Gordon Brown said it took 15 years for the world to grasp the nettle after Great Crash in 1929. "This time I think people will agree that it has been different," he said.

President Barack Obama was less dramatic. "I think we did OK," he said. Bretton Woods in 1944 was a simpler affair. "Just Roosevelt and Churchill sitting in a room with a brandy, that's an easy negotiation, but that's not the world we live in."

There will be $250bn in trade finance to kick-start shipping after lenders cut back on Letters of Credit after September's heart attack in the banking system. Global trade volumes fell at annual rate of 41pc from November to January, according to Holland's CPB institute – the steepest peacetime fall on record.

Euphoria swept emerging markets yesterday as the first reports of the IMF boost circulated. Investors now know that countries like Mexico can arrange a credit facility able to cope with major shocks – and do so on supportive terms, rather than the hair-shirt deflation policies of the old IMF. Fear is receding again.

The Russians had hoped their idea to develop SDRs as a full reserve currency to challenge the dollar would make its way on to the agenda, but at least they got a foot in the door.

There is now a world currency in waiting. In time, SDRs are likely evolve into a parking place for the foreign holdings of central banks, led by the People's Bank of China. Beijing's moves this week to offer $95bn in yuan currency swaps to developing economies show how fast China aims to break dollar dependence.

French President Nicolas Sarkozy said the summit had achieved more than he ever thought possible, and praised Gordon Brown for pursuing the collective interest as host rather than defending "Anglo-Saxon" interests. This has a double-edged ring, for it suggests that Mr Brown may have traded pockets of the British financial industry to satisfy Franco-German demands. The creation of a Financial Stability Board looks like the first step towards a global financial regulator. The devil is in the details.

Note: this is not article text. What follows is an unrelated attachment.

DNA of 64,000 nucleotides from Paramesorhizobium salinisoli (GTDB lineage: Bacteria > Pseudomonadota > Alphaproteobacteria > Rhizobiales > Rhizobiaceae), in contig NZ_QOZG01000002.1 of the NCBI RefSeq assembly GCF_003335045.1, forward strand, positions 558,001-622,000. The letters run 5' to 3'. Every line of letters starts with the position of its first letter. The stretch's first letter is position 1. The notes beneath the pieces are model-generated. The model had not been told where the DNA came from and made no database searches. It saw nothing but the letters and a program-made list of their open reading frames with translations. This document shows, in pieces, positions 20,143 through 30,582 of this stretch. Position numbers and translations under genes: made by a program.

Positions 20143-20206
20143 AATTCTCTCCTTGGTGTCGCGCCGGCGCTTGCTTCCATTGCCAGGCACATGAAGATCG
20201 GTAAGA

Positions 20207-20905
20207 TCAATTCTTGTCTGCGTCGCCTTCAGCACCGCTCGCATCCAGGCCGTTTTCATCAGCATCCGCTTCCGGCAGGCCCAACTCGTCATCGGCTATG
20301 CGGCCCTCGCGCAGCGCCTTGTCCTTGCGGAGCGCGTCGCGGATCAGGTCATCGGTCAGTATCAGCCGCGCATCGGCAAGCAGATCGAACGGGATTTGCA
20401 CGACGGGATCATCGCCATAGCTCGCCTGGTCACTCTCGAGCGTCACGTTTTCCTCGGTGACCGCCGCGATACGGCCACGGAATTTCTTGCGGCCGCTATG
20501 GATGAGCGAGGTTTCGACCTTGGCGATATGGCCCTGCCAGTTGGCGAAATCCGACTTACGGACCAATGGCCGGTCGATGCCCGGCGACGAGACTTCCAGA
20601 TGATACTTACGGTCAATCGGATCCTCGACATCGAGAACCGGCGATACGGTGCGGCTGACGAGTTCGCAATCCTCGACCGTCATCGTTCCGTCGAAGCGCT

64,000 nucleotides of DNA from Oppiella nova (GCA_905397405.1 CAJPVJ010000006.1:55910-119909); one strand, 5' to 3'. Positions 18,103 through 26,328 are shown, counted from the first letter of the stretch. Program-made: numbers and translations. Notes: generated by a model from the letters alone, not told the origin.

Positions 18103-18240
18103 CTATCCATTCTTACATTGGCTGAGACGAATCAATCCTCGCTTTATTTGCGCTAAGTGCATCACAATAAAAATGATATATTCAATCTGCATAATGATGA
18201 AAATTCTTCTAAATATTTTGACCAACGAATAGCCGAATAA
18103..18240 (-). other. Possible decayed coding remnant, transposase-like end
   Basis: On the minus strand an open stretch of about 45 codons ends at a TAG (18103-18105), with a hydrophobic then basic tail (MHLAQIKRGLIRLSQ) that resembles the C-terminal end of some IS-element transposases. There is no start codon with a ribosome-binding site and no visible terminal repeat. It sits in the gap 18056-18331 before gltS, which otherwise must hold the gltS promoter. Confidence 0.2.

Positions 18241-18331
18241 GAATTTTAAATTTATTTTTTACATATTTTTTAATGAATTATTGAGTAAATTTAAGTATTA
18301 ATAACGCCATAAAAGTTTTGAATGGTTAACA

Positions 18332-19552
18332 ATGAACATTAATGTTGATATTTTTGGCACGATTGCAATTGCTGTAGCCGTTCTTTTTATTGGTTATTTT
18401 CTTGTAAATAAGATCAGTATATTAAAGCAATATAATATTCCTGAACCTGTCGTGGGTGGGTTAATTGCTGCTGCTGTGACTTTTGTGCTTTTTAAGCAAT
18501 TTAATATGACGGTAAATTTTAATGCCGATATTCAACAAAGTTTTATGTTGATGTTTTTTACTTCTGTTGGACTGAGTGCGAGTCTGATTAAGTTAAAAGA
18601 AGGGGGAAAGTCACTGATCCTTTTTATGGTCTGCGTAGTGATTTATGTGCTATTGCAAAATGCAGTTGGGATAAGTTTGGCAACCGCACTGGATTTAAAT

Hedge funds deemed "systemically important" will come under draconian restraints. How this is enforced will determine whether Mayfair's hedge-fund industry – 80pc of all European funds are there – will continue to flourish.

It seems that hedge funds have been designated for ritual sacrifice, even though they played no more than a cameo role in the genesis of this crisis. It was not they who took on extreme debt leverage: it was the banks – up to 30 times in the US and nearer 60 times for some in Europe that used off-books "conduits" to increase their bets. The market process itself is sorting this out in any case – brutally – forcing banks to wind down their leverage. The problem right now is that this is happening too fast.

But to the extent that this G20 accord makes it impossible for the "shadow banking" to resurrect itself in the next inevitable cycle of risk appetite, it may prevent another disaster of this kind.

The key phrase is "new rules aimed at avoiding excessive leverage and forcing banks to put more money aside during good times." This is more or less what the authorities agreed after the Depression. Complacency chipped away at the rules as the decades passed. It is the human condition, and we can't change that.